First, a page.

The Michigan Karst Conservancy

Mystery Valley Karst Preserve and Nature Sanctuary

Co-owned by the MKC and the Michigan Nature Association

MKC members canoe in the lake that covers part of the floor of Mystery Valley.

Collapse rubble along the valley floor.

Mystery Valley is a unit of the Thunday Bay Karst Preserve, along with Stevens Twins Sinks and Bruski Sink.

The 76-acre Mystery Valley Karst Preserve and Nature Sanctuary is located in Presque Isle County just a few miles north of the Thunder Bay Karst Preserve. It contains one of the largest karst “collapse valleys” in the Great Lakes region, several dramatic earth cracks and a lake that rises and falls, and sometimes disappears.

Visitors to the preserve can follow two self-guided trails: Earthcrack Trail and Valley Trail. Not surprisingly, Earthcrack Trail passes a series of cracks, including two that converge into one that’s several hundred feet long and nearly 15 feet deep. Following the Valley Trail, visitors can see fossils of marine inverterbrates such as brachiopods, bryzoa and crinoids that lived some 350 million to 400 million years ago.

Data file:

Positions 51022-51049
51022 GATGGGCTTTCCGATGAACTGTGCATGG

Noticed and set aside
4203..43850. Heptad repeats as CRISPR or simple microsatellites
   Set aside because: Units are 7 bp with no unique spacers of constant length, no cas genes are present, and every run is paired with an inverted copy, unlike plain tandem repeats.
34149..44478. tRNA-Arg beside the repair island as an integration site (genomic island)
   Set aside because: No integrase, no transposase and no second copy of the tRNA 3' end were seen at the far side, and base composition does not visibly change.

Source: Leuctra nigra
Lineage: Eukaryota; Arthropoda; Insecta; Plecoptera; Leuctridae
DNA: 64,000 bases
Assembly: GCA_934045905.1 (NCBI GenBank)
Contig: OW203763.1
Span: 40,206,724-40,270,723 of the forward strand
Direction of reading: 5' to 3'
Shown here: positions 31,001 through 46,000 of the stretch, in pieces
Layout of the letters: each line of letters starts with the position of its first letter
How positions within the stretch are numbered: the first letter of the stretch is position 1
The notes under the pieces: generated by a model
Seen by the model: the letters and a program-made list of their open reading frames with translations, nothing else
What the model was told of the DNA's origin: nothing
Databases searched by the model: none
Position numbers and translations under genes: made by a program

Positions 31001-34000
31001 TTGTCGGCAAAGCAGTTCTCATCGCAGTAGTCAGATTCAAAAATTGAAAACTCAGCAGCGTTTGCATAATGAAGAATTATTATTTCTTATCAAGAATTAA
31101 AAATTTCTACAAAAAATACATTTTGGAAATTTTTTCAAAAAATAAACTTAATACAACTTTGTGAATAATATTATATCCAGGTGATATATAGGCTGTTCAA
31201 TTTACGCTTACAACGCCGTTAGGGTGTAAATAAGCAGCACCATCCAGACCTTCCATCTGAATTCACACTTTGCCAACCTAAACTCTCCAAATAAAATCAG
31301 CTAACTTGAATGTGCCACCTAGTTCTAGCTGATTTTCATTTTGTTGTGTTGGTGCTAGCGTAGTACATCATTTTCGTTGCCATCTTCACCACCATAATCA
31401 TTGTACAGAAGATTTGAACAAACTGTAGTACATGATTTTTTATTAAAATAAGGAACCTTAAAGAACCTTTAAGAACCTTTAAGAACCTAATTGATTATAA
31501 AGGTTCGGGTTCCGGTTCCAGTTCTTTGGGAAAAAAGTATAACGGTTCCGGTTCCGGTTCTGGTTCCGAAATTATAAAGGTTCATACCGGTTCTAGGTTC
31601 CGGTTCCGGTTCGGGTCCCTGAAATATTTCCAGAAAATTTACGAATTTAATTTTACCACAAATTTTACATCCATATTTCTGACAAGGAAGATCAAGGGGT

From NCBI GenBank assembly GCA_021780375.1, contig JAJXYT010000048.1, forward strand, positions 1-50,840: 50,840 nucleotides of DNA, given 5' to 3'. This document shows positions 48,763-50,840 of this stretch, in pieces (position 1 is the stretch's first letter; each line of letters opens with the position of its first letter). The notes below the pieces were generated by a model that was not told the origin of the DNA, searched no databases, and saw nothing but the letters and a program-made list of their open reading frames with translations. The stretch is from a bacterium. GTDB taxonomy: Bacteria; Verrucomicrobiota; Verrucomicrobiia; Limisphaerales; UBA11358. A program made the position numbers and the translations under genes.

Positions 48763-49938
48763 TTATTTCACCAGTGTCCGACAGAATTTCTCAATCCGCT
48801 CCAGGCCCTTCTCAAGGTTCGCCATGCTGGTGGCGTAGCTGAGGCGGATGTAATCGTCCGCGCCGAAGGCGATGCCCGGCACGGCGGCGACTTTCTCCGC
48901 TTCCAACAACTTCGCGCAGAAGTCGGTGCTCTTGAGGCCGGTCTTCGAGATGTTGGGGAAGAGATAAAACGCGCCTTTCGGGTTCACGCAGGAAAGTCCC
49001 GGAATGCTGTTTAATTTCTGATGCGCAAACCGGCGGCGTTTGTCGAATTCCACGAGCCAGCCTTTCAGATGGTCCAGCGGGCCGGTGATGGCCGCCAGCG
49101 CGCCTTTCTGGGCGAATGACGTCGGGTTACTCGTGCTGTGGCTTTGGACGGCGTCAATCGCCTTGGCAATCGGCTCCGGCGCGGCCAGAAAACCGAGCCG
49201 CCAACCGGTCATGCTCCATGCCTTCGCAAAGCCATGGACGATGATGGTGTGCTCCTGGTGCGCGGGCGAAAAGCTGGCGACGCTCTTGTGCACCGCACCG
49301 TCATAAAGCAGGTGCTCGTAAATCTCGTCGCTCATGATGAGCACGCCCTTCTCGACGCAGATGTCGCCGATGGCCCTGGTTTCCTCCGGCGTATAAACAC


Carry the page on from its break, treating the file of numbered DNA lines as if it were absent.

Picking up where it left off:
Unlike a valley carved by a river, Mystery Valley was formed by the collapse of the surface into a labyrinth of subterranean chambers created by the water erosion of rock below. Mystery Valley is 1.5 miles long, 500 yards wide at its widest point and about 150 deep, making it one of the largest known collapse valleys in the Great Lakes region.

A thick layer of Devonian limestone and shale, known as the Traverse Group, underlies Alpena and Presque Isle counties. Below that, about 800 feet deep, lies the Detroit River Group, which contains large amount of the evaporites anhydrite and gypsum. These minerals dissolve much more readily than limestone, and as the Detroit River Group rocks erode and create caverns, Traverse Group rocks above collapse into the caverns.

Water rising from beneath the surface often creates a lake that covers the west and lower end of the valley. Most of the water reaches the surface through a sinkhole in the bedrock at the west end of the valley, which is hidden from view. Rain and snowmelt add water to the lake. As water flows through the underground drainage system toward Lake Huron, the lake drains back through the sinkhole (now acting as a swallow hole) and disappears. Sometimes the water drains so quickly a whirlpool forms over the sinkhole.

Along with the preservation and study of karst features, a main goal of the management plan adopted by the MKC and the MNA is removal of non-native and invasive plant species.